Windows proccesses ?

Archived from groups: alt.sys.pc-clone.dell (More info?)

When I go to msconfig, which processes do I need to keep. Im down to 37
processes. I do have 512 MB ram which is sufficant, but when I am
playing a game sometimes I get a lag. This is also happening when I am
working on large graphics.
I am looking for a list of absalute bare mininumum of processes to keep
running. I did a google search and found some info but not a list of
which I am thinking of.
Docfl
22 answers Last reply
More about windows proccesses
  1. Archived from groups: alt.sys.pc-clone.dell (More info?)

    "docfl" <docfl@tampabay.rr.com> wrote in message
    news:pitme.79975$w15.40812@tornado.tampabay.rr.com...
    > When I go to msconfig, which processes do I need to keep. Im down to 37
    > processes. I do have 512 MB ram which is sufficant, but when I am playing
    > a game sometimes I get a lag. This is also happening when I am working on
    > large graphics.
    > I am looking for a list of absalute bare mininumum of processes to keep
    > running. I did a google search and found some info but not a list of which
    > I am thinking of.
    > Docfl


    Doc,

    First, being "down to 37" is a misnomer. Generally, one probably hopes to
    end up with a dozen or even less enabled programs there. What I'm saying is
    that your machine is still loaded up with unnecessary slag.

    Here's a quick link, though I suspect you can find better by using
    www.google.com :

    http://www.pcpitstop.com/faq/disable.asp


    Stew
  2. Archived from groups: alt.sys.pc-clone.dell (More info?)

    Try here:

    http://www.answersthatwork.com/Tasklist_pages/tasklist.htm


    "docfl" <docfl@tampabay.rr.com> wrote in message
    news:pitme.79975$w15.40812@tornado.tampabay.rr.com...
    > When I go to msconfig, which processes do I need to keep. Im down to 37
    > processes. I do have 512 MB ram which is sufficant, but when I am
    > playing a game sometimes I get a lag. This is also happening when I am
    > working on large graphics.
    > I am looking for a list of absalute bare mininumum of processes to keep
    > running. I did a google search and found some info but not a list of
    > which I am thinking of.
    > Docfl
  3. Archived from groups: alt.sys.pc-clone.dell (More info?)

    "Unnecessary slag?"

    There is so much hype on the web about Windows services. I'm so tired of it.
    And that's exactly what it is: hype spewed by people with big egos who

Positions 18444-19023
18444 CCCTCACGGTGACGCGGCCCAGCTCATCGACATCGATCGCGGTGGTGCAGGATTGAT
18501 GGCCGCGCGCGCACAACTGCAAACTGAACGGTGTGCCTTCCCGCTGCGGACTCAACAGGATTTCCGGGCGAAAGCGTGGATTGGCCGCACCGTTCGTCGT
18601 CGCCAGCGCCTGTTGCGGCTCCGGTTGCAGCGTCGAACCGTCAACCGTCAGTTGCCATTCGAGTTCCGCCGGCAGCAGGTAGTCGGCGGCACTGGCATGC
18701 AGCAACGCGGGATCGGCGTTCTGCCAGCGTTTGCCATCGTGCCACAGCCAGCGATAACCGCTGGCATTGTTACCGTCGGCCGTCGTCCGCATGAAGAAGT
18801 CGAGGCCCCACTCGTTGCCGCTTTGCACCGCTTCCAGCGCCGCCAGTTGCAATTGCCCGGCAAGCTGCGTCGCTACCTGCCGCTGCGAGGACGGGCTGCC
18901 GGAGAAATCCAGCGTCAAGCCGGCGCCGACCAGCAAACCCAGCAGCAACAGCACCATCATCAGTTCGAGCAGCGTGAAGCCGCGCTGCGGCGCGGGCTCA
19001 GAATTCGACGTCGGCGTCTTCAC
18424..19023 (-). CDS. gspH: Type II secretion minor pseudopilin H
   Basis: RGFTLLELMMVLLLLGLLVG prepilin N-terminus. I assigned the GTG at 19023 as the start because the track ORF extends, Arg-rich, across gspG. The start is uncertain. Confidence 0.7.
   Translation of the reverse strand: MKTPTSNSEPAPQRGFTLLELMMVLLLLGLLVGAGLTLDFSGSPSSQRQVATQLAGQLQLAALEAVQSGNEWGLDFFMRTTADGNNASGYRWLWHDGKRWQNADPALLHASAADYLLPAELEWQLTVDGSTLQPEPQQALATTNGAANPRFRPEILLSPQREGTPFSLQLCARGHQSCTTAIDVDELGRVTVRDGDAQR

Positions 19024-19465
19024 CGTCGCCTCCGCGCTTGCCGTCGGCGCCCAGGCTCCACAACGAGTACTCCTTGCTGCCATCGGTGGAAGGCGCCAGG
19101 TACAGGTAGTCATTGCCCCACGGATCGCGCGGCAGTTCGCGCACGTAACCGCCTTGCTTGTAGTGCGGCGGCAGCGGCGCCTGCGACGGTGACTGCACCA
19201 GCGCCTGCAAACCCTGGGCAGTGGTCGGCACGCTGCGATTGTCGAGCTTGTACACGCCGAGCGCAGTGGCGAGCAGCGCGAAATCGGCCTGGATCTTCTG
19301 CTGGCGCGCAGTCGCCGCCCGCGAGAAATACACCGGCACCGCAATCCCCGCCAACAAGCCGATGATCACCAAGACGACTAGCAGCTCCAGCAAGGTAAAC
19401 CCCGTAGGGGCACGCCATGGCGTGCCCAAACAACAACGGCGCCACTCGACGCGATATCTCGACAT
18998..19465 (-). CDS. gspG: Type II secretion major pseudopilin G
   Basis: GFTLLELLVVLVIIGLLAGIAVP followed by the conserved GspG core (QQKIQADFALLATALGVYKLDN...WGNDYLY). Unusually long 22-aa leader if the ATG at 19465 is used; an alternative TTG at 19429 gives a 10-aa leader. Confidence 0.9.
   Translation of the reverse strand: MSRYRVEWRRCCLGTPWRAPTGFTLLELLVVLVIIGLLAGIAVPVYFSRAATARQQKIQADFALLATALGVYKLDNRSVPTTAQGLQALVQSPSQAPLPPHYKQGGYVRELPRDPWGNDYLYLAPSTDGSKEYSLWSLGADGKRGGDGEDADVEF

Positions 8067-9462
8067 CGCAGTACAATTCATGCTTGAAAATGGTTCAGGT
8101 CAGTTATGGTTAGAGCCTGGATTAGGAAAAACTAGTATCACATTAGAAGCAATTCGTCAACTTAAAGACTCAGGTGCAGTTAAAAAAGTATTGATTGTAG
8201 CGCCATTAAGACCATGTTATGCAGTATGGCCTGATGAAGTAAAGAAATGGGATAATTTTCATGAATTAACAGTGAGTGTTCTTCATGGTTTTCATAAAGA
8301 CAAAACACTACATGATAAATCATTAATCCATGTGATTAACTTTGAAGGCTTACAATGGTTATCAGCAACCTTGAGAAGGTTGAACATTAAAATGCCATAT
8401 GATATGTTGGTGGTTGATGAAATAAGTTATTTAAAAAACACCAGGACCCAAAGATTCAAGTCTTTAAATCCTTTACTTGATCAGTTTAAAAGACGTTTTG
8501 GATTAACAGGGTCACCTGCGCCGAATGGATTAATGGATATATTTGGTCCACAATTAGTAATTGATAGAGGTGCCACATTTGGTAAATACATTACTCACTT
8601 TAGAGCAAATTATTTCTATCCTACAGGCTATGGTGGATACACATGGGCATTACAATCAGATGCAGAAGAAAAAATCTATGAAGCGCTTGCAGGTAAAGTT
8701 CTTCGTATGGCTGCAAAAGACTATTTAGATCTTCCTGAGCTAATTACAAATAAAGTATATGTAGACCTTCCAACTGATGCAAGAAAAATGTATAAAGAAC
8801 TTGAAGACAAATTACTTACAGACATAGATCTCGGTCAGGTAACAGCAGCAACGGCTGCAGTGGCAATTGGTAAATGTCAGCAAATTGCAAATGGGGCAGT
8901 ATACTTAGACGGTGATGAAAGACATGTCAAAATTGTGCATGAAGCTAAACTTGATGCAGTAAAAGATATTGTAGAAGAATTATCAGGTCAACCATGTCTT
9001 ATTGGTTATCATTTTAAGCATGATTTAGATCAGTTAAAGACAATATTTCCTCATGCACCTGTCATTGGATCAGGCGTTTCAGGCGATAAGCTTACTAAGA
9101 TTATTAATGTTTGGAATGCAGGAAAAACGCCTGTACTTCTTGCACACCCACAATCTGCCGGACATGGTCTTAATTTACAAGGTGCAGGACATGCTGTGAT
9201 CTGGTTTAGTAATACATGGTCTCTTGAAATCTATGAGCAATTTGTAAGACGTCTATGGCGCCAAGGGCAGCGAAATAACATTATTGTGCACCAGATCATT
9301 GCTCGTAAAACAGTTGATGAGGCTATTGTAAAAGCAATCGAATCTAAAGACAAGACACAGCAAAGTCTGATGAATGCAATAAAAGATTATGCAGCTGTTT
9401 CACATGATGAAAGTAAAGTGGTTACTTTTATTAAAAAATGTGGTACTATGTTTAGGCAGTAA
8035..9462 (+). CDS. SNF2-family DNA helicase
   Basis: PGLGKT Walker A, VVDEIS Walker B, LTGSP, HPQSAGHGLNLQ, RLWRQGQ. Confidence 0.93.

imagine that they're doing something beneficial to their computers by
    tinkering with the internal plumbing of Windows. [I'm obviously not
    referring to you.]

    Unless someone has a specific problem with a particular Windows service, the
    only good reason to change the behavior of a service is for security.
    Otherwise, in a computer that's properly equipped to run Windows XP, it
    doesn't make a d**n bit of difference except in the mind of someone who
    imagines themselves smarter than the designers of Windows.

    The public newsgroups are filled with posts from people who mess up their
    machines by playing with things they don't understand. And then a Service
    Pack is issued that expects to see Windows configured properly, and when
    that Service Pack destroys someone's computer whom do they blame?

    OK, I'm off my soapbox.

    Ted Zieglar

    "S.Lewis" <stew1960@cover.bellsouth.net> wrote in message
    news:vPtme.44260$CR5.34522@bignews1.bellsouth.net...
    >
    > "docfl" <docfl@tampabay.rr.com> wrote in message
    > news:pitme.79975$w15.40812@tornado.tampabay.rr.com...
    >> When I go to msconfig, which processes do I need to keep. Im down to 37
    >> processes. I do have 512 MB ram which is sufficant, but when I am playing
    >> a game sometimes I get a lag. This is also happening when I am working on
    >> large graphics.
    >> I am looking for a list of absalute bare mininumum of processes to keep
    >> running. I did a google search and found some info but not a list of
    >> which I am thinking of.
    >> Docfl
    >
    >
    > Doc,
    >
    > First, being "down to 37" is a misnomer. Generally, one probably hopes to
    > end up with a dozen or even less enabled programs there. What I'm saying
    > is that your machine is still loaded up with unnecessary slag.
    >
    > Here's a quick link, though I suspect you can find better by using
    > www.google.com :
    >
    > http://www.pcpitstop.com/faq/disable.asp
    >
    >
    >
    > Stew
    >
  4. Archived from groups: alt.sys.pc-clone.dell (More info?)